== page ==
Where can I find out more?
Chris Pomery, a member of the Guild of One-Name Studies who has undertaken a large DNA study of the Pomeroy family, has written an excellent book 'Family History in the Genes' published by the National Archives ISBN 978 1 905615 12 4 (2007) - well worth ordering a copy for a clear concise explanation!
Or, visit Chris's website, where you can read Chris's latest articles, from the online Journal of Genetic Genealogy and elsewhere.
There is further information on the website of FamilyTreeDNA – the company that we are using to carry out the DNA testing for the Appleby Project.
You can also read more technical information on the Wikipedia page on Genetic Genealogy.
The International Society of Genetic Geneology (ISOGG) has a link to a helpful section for DNA ‘Newbies’ on their main page. They also provide a useful chart which gives a rough guide to the main DNA sources for each county in the British Isles.
The following charts from the ISOGG website demonstrate the path by which yDNA and mtDNA are passed down through a family:
Path of Y-DNA – male paternal line only Path of mtDNA – Female Maternal line only
Although it is possible to test both yDNA and mtDNA, for most genealogical purposes it is the yDNA which is passed only from father to son (generally along with the surname) that is used. The specific markers which are analysed have been selected because they are known to mutate very slowly. Although early yDNA analyses looked at only 12 markers, nowadays a 37 marker test is considered necessary to provide conclusive evidence of any links between two sets of results.
Exciting developments in DNA testing
In February 2010, Family Tree DNA launched its latest type of DNA test: Family Finder. This test examines autosomal DNA and can be taken by either males or females and results will show matches with any blood relative within five or six generations. You can read more about the test here. Five years on, the database has grown to a size which provides a good chance of identifying unknown cousins. If you are interested in exploring your ancestry with this test, and you have Applebys anwhere in your own family tree, do contact me to make sure your Family Finder results are included in our project, though sadly it will not be possible to subsidise the purchase of this type of test.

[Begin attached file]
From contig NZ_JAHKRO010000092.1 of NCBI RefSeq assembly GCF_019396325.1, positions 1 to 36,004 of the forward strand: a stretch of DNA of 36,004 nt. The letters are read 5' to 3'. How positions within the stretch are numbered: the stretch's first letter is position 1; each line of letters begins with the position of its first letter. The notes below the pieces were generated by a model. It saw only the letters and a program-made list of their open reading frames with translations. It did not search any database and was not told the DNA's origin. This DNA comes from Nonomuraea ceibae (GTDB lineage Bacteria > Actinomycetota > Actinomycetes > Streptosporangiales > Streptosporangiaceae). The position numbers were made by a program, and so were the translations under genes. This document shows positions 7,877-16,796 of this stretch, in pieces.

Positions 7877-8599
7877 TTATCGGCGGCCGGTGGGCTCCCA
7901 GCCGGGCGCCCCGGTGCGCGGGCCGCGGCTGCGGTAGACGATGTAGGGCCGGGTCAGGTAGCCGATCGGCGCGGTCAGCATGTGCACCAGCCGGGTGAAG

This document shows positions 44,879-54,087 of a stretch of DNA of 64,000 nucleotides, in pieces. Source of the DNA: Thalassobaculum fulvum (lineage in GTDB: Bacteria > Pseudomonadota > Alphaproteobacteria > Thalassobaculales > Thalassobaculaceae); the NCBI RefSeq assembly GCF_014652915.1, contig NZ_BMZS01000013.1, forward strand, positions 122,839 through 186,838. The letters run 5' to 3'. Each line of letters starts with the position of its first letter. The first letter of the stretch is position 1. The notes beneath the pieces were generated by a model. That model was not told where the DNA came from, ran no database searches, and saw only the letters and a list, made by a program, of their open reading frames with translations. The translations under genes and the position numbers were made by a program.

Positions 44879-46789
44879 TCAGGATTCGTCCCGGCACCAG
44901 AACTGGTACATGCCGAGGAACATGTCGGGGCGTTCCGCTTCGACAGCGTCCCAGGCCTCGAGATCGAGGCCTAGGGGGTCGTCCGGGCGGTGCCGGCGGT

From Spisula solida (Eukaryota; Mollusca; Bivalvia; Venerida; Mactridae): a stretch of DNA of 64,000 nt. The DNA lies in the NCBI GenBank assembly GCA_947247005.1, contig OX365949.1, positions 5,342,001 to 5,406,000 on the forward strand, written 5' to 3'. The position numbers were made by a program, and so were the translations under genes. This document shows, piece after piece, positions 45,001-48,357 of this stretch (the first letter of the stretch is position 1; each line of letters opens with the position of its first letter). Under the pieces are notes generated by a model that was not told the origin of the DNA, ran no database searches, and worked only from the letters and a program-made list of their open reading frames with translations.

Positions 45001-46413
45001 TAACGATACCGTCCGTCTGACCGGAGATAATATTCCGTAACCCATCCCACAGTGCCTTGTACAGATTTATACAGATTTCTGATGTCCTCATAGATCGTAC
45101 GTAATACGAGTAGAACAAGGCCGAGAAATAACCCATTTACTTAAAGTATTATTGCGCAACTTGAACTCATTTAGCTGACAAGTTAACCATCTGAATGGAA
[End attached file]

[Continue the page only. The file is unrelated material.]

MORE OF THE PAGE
Learn more about Genetic Genealogy
The Genographic project involves National Geographic and IBM and is seeking to chart new knowledge about the migratory history of the human species by using sophisticated laboratory and computer analysis of DNA contributed by hundreds of thousands of people from around the world. Their website has lots of interesting information about deep ancestral origins of different peoples, presented in a way that makes it more easily understood.
The section ‘Atlas of Human Journey’ includes a video presentation about human migration: turn your volume up and click on the links under the time bar to find out how Man migrated from Africa to eventually settle all over the world.
The section on 'Genetics overview' (subsection population genetics) will give you an idea how DNA analysis works in relation to family history.
Note: The Genographic Project offer their own DNA test for individuals wishing to participate in the project - however, this is NOT a suitable test for our genealogical purposes, being designed to establish deep ancestral history rather than identify links between individuals. Once we have established our Appleby Project's aims, and with the permission of volunteers who have tested, I will investigate whether it is possible for our results to be contributed to the Genographic Project.